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How to edge a lawn

Creating a lawn edge is an easy way to instantly make your garden look tidier, with refined edges that add style! It not only neatens the look of your garden but is also a good way to reshape your lawn or prevent grass from creeping into your flower beds. So, join us as we go over how to edge a lawn and help you take your garden’s appearance to the next level!

How to edge a lawn

The process of edging a lawn begins with the desire to get more from your lawn by giving it a trim, straightening it up around the edges or adding an artistic flare to it. However you prefer to look at it, creating lawn edgings can be the final touches of a larger garden redesign project, a rewarding afternoon gardening session to change your lawn’s layout or a convenient way to create more planting space for wildflowers.

What do I need to create a lawn edging?

As with most garden lawn tasks, much of the success and satisfaction comes from preparation. That’s why the first tips in this guide are for the tools we recommend to make edging your lawn easier:

  • String and pegs, sticks or bamboo canes are perfect to mark outlines when edging in straight lines.
  • Use a garden hose, rope, or string when creating curved edging. This approach is ideal for curved lawn areas near flower beds and creative edging designs.
  • A half-moon edger or flat-back spade is perfect for cutting the edging.
  • Use a spade or shovel to lift away unwanted turf cuttings.

Quick tips for lawn edging

Before we get into the steps involved when lawn edging, we have provided a few quick tips below to ensure you get off to the best start:

  • You can edge a lawn at any time of the year, but avoid working on your lawn when the ground is frozen or very wet.
  • Lawn edging with long, broad and sweeping curves is easier to maintain than intricate curves and detailed, complex shapes.
  • Adding wood or metal lawn edge borders after edge cutting helps retain the shape of your edging and is a nice way to finish the edging job.
  • Your grass’s edge will look better when you finish if you take care when marking out and cutting your lawn edging.

Our step-by-step approach for how to edge a lawn

Step 1 – Decide on what look you want

Straight edging helps clearly define a border where your grass ends and the flowerbed begins, giving your lawn a formal look. On the other hand, curved edging is a great way to add natural flowing curves and shapes to long, rectangular shaped gardens. If you want some ideas, have a look at some of the garden lawn projects other gardeners have shared with us on our Instagram account.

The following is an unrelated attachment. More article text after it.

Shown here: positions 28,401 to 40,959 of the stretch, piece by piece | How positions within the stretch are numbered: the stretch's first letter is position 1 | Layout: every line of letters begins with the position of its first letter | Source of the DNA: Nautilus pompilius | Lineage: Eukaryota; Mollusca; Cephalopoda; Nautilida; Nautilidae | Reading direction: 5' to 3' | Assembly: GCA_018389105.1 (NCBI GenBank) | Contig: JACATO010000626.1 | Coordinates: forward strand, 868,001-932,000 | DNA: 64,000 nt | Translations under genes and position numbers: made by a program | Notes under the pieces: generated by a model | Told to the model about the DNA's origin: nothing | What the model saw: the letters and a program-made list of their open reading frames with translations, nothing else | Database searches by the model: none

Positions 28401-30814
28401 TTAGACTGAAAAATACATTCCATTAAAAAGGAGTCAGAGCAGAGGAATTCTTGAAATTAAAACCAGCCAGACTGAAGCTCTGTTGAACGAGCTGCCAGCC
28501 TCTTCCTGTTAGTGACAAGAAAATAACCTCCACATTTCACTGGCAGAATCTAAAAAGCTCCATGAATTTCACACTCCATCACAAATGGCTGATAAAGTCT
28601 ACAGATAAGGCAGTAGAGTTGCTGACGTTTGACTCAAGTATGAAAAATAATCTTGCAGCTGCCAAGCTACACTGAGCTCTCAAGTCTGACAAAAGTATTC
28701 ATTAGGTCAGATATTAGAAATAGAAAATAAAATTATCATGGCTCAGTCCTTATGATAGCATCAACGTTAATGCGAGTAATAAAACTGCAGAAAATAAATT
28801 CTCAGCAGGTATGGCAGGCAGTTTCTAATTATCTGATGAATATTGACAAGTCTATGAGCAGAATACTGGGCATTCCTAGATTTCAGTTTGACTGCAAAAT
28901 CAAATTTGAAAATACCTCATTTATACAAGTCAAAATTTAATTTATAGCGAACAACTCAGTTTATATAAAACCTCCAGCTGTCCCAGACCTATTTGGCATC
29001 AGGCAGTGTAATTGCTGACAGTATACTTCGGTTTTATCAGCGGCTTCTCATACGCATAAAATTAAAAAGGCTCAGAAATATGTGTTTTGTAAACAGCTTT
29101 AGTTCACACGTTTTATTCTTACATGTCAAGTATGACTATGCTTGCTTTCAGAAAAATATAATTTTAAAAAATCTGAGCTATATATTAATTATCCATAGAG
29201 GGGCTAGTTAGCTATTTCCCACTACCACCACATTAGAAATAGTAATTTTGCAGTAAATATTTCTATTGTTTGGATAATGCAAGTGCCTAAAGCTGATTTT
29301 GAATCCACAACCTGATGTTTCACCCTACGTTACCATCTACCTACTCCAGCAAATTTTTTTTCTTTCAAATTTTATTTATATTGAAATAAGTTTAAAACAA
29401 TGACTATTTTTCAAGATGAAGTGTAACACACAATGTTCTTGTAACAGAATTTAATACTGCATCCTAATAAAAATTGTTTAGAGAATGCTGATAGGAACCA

Step 2 – Mark out the shape of your lawn edging

Tie a piece of string between two pegs to edge a straight line, or use a plank of wood. This is the perfect approach for marking when edging a straight area along the side of your lawn. If you’re marking a straight line on a longer part of your lawn, insert the peg or cane over the top of the string and push it into the ground. This way, the string will remain at ground level, and the line will be as straight as possible.

Using something flexible like a garden hose or rope makes marking out a curved area for edging easier. Hose or rope are less likely to move around than string, but you can use garden pegs if needed.

With it all marked out, double-check that all your markings are where you want them and that all the pegs are secure and won’t move around. Once you’re satisfied, it’s time to start edging your lawn.

Step 3 – Start cutting at one end of the line

Insert the curved blade end of a half-moon edging tool into the ground and apply pressure with your foot to push it in fully. If you’re using a flat-back spade, it can help to mark a depth of 7-8cm (around 3inches) on the blade’s surface using chalk, marker or tape – and use this as a guide for how far down to the spade when edging your lawn.

Step 4 – Then work along the line to edge your lawn

Take your time and work your way along the line, taking care to ensure your edging tool cuts slightly overlap to help maintain a continuous cut the whole way along your lawn.

Step 5 – Inspect the lawn edging and dispose of unwanted grass and soil

Once you’ve cut the entire length of your lawn edging, walk back and inspect the tidiness of the cut. Now is the ideal time to ensure you’ve cut the line clean, and it’s a good time to perfect any areas that have been edged unevenly.

After this, you can lift any unwanted grass and soil to either dispose of in your garden waste bin or add to your compost heap.

Lawn edging is like giving your grass a manicure!

Now you know the ins and outs of lawn edging and how this simple (and enjoyable) task can give your garden lawn a new look. We have included a few more helpful articles below to help you get more out of your garden, and you never know, maybe adding wildflowers to those nice new flower beds you’ve carved out will give your lawn the pop of colour you never knew you needed!

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